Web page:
Ahhh water, it is by far the most important nutrient for all living things. In fact, water is so vital to humans, that we can only survive three days without it. But, very few people get enough water. It’s estimated that 75% of Americans suffer from dehydration.
How do you know if you are dehydrated? Well the first symptom is thirst. The thirst response is triggered by dehydration or insufficient water levels, through a series of reactions in the body. So, by waiting until you are thirsty to drink, you are already dehydrated. Another symptom of dehydration is often hunger. Dehydration can often cause individuals to receive hunger signals, causing the person to believe food is necessary. If you’ve recently eaten, and still feel hungry, try drinking some water and wait a bit, that may help.
Symptoms of Dehydration:
- Increased thirst.
- Hunger Pains
- Dry mouth.
- Tired or sleepy.
- Decreased urine output.
- Urine is low volume and more yellowish than normal.
- Dry skin.
- memory and concentration problems
What exactly does water do and why is it so important? The human body is 2/3 water. As you can see by the infographic below, all parts of the body are made mostly of water. Even the bones are 30% water. The list of functions on the infographic below is not all inclusive, but gives you a good idea as to just how important water is to the life, health and function of the human body. There isn’t a cell in the human body, that doesn’t use water.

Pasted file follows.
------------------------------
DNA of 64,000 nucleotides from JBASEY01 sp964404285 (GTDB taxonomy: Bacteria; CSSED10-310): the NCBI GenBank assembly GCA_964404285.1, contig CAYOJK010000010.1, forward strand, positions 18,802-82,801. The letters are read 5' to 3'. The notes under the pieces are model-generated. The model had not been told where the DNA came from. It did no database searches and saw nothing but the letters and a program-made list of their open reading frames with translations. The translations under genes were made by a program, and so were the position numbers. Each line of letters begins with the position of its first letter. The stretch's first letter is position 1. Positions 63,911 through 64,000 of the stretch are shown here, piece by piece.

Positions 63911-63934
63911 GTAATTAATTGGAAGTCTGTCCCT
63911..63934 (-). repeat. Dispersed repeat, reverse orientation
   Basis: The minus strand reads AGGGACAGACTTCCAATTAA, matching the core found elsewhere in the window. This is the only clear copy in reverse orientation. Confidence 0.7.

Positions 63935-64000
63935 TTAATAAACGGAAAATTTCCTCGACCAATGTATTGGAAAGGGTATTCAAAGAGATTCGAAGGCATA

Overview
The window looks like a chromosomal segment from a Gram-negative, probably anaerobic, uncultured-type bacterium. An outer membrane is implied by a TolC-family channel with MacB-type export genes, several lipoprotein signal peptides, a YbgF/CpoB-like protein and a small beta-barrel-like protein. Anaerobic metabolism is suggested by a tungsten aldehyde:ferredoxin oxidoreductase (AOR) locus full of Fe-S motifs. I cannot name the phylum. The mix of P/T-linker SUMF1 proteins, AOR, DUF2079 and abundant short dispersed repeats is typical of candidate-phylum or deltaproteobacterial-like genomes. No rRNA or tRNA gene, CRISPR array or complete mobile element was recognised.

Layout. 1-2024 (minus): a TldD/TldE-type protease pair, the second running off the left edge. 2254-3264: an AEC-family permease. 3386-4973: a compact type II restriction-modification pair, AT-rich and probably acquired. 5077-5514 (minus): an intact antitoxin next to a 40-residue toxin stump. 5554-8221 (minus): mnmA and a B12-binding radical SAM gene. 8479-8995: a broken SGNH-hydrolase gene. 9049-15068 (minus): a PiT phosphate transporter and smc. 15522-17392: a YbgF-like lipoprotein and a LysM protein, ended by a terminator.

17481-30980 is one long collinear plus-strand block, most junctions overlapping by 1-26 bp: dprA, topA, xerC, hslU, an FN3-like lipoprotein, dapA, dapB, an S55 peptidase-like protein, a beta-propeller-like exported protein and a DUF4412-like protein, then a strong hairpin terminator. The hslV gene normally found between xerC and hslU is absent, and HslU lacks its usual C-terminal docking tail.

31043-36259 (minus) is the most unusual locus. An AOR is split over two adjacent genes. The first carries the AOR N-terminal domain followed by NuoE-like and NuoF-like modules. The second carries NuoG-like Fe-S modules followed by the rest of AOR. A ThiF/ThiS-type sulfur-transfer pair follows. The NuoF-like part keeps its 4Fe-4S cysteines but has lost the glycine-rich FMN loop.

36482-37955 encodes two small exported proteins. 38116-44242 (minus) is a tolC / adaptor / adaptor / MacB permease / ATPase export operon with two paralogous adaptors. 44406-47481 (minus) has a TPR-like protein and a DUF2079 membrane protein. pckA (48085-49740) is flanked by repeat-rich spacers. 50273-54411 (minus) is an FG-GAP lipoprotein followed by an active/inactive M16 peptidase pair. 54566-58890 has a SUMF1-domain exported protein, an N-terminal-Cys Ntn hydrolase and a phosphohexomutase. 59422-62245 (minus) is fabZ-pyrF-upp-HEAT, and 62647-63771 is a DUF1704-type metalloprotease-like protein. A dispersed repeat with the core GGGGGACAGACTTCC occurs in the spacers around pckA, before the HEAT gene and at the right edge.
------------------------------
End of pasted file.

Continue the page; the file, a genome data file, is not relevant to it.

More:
What water does for us:
10 Tips to help you drink more water.
- Know exactly how much you need each day. See the infographic for instructions on how to calculate water needs
- Drink 16 ounces of water every morning, on an empty stomach, before breakfast. This “gets things moving” in your bowels, energizes your cells after a long night without water, and ramps up your metabolism
- Track your water intake, either on paper or using a phone app. Here is a link to 5 different apps for tracking water intake: Top 5 Drinking Water Apps
- Drink herbal tea. Herbal tea is wonderful! (See my article on the benefits of Rooibos Tea) Try to avoid caffeine, in soda, coffee and black tea. I’ll talk about caffeine in more depth later, but for now, know that caffeine is a diuretic, meaning it draws water out of the body.
- Get a nice bottle. The theory here is you’ll be more likely to use it.
- Keep your nice bottle near you-and full-at all times
- Don’t like to drink water? Add fruit to give it some flavor-lemon and limes, berries, anything you want. Get creative.
- Drink freshly pressed vegetable juice.
- Drink 8 ounces after each bathroom break.
- Eat your water! SAY WHAT? YES!!! Many fruits and vegetables are mostly water. The infographic below has just a handful. I’ll have a few recipes and other examples throughout the week. Take a look:
Well, those are the basics. All recipes throughout the week will be water-based, such as the Mango Ginger Tea recipe, which was published last night. Stay tuned on Thursday for the next edition of “How to Eat Healthy”.